Obviously, most of us do not leave the company of other human beings in our journey to salvation. But we should draw proper conclusions from the men and women who first entered the deserts and left us the records of their struggles. We do not labor in a secular land beneath the watchful eye of second-storey perfection. We labor in the land where heavenly wickedness does its battle: the human heart. And if our hearts are where the arena is to be found, then we should recognize as well that it is in that very arena that the great “cloud of witnesses” (Hebrews 12:1) is to be found as well. The vast array of saints described by St. Paul in his Letter to the Hebrews who, having completed the course of their warfare, now surround us as spectators in the arena of our warfare, should themselves not be relegated to some distant second-storey where they watch us from afar. Thus it is not a strange thing that those who do spiritual warfare best also have many friends among the saints, and learn to call on them for aid. For though it may seem like “my” struggle, it is the struggle of all who name Christ as Lord. The saints do not surround us like a great cloud of witnesses in idle curiosity. They surround us to strengthen and aid us, to encourage us, and even, if need be, to fight along side us. Such is our heavenly warfare of the heart.

To spend time with someone who has learned well the battle of the heart is to sit at the gate of paradise. On some few occasions I have had opportunity to meet such warriors. The peace that is theirs, the complete lack of self-consciousness are signals that you have come to a new country. Such living witnesses are the loudest proclamation of the gospel known on earth. For in their heart, God’s will is done on earth as it is in heaven. These are the dwelling places of the New Jerusalem and the living promises of God. Their hearts point us to the place where we should be engaging the struggle and remind us that with God all things are possible.

The Benefits of Ignorance

February 2, 2009

donkeyOf course, I have to begin this post with the acknowledgement that I am an ignorant man.

Having gotten that out of the way, I want to spend just a few moments on the benefits of ignorance. This past November I was blessed to have a conversation with Fr. Thomas Hopko while we waited in line to greet the new Metropolitan of the Orthodox Church in America. Fr. Thomas is the retired Professor of Dogmatic Theology at St. Vladimir’s Orthodox Theological Seminary in Crestwood, NY.  He has taught a generation of priests.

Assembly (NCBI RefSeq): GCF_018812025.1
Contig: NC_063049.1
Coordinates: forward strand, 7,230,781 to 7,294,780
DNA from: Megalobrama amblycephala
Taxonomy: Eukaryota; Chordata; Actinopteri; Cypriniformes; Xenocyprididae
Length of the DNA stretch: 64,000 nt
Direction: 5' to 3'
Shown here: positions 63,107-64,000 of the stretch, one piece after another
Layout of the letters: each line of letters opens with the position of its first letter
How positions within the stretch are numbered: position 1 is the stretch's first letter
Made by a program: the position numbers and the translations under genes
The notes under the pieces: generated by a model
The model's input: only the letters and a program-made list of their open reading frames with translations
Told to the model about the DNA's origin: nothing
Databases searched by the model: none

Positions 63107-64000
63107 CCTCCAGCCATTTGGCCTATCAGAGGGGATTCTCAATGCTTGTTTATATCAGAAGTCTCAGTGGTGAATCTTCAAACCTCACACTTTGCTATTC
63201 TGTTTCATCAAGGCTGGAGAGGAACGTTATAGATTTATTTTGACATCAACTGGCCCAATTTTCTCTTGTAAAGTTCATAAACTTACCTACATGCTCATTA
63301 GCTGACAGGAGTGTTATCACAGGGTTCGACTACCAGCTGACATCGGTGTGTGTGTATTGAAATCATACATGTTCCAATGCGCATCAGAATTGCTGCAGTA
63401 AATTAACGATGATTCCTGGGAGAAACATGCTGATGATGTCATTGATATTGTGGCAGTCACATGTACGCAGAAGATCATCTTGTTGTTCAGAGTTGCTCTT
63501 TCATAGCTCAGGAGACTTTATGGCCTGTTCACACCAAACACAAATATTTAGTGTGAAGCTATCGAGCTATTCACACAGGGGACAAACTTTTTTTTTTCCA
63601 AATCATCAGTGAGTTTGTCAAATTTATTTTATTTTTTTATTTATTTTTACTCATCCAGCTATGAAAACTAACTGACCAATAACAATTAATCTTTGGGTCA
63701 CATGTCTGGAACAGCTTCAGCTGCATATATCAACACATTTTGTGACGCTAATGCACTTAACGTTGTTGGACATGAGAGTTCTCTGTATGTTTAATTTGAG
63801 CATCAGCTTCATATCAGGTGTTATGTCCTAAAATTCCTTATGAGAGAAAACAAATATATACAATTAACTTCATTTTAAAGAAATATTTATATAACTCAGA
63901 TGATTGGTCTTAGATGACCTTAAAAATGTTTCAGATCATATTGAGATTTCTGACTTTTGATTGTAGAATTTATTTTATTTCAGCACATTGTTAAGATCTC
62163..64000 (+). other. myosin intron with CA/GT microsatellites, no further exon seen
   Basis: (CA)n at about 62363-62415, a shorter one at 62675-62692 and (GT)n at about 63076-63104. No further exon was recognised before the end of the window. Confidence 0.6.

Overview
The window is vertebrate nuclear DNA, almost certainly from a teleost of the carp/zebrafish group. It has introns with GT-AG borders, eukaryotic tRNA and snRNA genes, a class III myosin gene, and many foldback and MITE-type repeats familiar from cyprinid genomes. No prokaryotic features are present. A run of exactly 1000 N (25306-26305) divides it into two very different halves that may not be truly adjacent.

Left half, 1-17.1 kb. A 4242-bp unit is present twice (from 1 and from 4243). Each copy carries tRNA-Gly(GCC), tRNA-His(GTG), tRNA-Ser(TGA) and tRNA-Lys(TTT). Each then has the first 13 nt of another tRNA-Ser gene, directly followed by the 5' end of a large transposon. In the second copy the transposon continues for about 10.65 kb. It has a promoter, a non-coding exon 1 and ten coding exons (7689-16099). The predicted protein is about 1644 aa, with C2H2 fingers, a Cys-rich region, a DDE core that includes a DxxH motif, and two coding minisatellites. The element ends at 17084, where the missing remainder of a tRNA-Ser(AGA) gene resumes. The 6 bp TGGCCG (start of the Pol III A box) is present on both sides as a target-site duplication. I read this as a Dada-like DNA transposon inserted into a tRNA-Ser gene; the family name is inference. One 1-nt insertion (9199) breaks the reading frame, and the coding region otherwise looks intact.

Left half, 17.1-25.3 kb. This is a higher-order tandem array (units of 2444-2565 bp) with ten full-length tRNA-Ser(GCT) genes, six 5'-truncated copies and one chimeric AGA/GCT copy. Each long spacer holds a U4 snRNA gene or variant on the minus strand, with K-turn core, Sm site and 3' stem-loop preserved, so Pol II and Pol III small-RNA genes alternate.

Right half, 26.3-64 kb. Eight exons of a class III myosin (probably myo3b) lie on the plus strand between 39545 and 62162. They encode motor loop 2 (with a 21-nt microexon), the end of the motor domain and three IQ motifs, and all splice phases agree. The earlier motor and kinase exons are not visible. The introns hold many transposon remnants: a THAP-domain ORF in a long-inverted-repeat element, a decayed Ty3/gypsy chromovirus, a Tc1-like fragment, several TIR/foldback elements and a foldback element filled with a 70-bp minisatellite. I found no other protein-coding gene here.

Our conversation turned to writing. My comment came from my reflection on the experience of writing this blog. I noted that the more I write, the less I seem to know. Part of this realization flows from the fact that I try to restrict my writing to those topics of which I have some knowledge (experience). His smiling response came immediately: “Someday you won’t know anything and then you’ll be holy!”

It was not entirely spoken in jest. There are many forms of knowledge – or many kinds of knowing which our limited language describes as “knowledge.” For Christians the most dangerous form of knowledge is that which we simply acquire through reading and study. It is largely just information. Of course, if you have enough information you can manage the illusion of actual knowledge.

I know a lot of numbers, but I am not a mathematician. I have met mathematicians. Most of what they know is not about numbers – strangely.

There is no great sin in ignorance – or at least there is far less sin in ignorance than in knowledge. The simple truth is that we will not know anything of value until we first know that we do not know. In the competitive world of American Christianity, this is hard. It is not hard for ignorant people to argue – but it is very hard to argue while at the same time admitting that you are ignorant.